Don't Bother Buying a TV on Black Friday

Would it still be Black Friday without the cheap HDTVs? Nearly every major store -- including some, like Kohl's, that don't even typically sell TVs -- will be offering flat-panel displays at rock-bottom prices this week, all in an attempt to aggressively court bargain hunters.

But, though the deals may appear enticing (who doesn't want a 32-inch flat-panel for less than $100?) buyers are better off saving their money for a different day. More often than not, the TVs sold on Black Friday are flawed in some major way; given how much time the average American spends watching TV, consumers shouldn't waste their money on Black Friday TV "bargains."

Most Black Friday TVs are terrible quality
For starters, most of the TVs sold on Black Friday are off-brands. Top TV-makers are in short supply; instead, mostly no-name manufacturers like Funai, Element, Magnavox, and Apex are offered. None of these brands have been particularly well-reviewed -- CNET's list of top-rated TVs is dominated by sets from established brands like Samsung, Panasonic and Sony (NYSE: SNE  ) .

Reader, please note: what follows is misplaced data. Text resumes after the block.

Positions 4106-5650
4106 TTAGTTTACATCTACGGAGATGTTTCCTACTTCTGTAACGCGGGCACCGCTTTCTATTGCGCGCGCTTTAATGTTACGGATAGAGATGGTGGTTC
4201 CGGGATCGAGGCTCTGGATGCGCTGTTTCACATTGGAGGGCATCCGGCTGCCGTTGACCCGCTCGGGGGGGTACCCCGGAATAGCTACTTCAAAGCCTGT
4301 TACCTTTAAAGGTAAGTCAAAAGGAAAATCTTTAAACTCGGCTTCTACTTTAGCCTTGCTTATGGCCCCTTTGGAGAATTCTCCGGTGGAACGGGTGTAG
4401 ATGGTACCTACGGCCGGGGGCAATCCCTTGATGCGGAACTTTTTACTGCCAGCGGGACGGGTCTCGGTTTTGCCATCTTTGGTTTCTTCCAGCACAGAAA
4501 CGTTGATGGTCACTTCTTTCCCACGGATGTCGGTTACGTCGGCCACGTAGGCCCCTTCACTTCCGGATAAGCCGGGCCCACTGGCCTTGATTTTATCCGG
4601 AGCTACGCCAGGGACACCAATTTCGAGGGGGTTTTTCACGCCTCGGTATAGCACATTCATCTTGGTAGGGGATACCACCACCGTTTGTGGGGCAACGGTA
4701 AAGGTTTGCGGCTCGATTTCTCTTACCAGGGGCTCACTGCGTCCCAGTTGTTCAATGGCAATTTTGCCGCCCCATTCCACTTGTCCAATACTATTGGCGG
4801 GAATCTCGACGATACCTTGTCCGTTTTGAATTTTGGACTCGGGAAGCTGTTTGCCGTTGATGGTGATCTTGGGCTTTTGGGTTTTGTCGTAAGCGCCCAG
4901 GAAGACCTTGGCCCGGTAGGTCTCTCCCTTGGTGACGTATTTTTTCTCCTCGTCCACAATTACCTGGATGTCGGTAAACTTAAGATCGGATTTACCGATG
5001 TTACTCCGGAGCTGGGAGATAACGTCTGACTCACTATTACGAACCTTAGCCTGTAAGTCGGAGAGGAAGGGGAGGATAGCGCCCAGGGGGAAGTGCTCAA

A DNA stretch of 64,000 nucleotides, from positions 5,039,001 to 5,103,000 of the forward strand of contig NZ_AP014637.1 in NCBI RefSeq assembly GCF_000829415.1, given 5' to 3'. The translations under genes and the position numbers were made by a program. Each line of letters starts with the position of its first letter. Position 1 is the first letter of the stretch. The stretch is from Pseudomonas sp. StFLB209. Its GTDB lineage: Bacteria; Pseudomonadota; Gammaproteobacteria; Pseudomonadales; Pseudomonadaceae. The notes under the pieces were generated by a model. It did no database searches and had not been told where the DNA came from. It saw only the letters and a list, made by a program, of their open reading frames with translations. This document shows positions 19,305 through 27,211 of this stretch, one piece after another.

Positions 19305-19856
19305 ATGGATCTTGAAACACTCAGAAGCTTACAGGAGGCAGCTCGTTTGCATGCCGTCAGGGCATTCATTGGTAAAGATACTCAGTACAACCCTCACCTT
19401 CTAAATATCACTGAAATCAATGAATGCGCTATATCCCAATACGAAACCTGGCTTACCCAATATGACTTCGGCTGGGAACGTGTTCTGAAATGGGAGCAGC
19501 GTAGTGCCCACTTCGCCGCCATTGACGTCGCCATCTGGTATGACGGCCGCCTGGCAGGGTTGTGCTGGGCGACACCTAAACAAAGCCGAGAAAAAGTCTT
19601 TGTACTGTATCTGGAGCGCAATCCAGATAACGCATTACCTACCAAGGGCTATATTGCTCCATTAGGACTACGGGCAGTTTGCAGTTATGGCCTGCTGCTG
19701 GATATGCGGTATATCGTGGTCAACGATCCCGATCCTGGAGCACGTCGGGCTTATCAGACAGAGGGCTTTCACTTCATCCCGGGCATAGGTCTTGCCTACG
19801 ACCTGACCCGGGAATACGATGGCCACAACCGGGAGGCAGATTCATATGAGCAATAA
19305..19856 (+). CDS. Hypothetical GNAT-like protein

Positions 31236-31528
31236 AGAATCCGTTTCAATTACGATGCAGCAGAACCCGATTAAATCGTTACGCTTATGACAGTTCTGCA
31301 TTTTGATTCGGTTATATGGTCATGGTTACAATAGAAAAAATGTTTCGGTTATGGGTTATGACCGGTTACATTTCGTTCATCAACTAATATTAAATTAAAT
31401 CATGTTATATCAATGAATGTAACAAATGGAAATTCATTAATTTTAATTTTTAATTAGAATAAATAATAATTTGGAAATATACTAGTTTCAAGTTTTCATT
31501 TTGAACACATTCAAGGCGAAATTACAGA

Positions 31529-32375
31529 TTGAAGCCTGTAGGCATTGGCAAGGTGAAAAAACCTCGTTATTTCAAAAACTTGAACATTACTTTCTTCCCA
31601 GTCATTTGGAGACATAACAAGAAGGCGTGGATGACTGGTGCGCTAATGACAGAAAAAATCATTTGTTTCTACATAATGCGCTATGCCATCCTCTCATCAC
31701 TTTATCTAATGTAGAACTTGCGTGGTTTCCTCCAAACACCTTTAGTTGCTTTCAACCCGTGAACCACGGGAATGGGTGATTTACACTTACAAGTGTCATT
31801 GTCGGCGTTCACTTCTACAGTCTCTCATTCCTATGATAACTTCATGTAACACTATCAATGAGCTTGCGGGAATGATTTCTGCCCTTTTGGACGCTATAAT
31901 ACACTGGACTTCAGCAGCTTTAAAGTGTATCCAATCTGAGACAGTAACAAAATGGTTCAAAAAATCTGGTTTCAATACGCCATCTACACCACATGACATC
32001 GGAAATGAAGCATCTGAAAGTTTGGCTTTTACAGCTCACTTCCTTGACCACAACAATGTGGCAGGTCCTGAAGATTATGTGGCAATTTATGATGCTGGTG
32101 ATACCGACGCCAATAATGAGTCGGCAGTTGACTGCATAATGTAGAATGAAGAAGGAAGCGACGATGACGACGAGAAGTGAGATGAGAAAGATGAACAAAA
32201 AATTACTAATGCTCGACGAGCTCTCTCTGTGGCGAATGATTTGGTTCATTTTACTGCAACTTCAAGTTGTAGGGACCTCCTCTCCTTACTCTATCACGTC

There are many Vizio-made sets on sale next Friday; Vizio has become somewhat of a rising star among TV manufacturers, posting massive sales boosts, despite offering TVs of questionable quality. HD Guru criticized Vizio's sets as "disposable TVs," noting that many of Vizio's TVs are difficult (or even impossible) to repair once the warranty has expired.

Sears (NASDAQ: SHLD  ) is offering a couple of ultra-high-definition, 4K TV sets for less than $1,000, a shocking price point given how expensive most 4K TV sets are. Sony's cheapest 4K set costs $2,999, for example -- Samsung offers one near the same price point. But Sears isn't selling 4K sets made by these manufacturers; instead it's offering 4K sets made by a company called Seiki.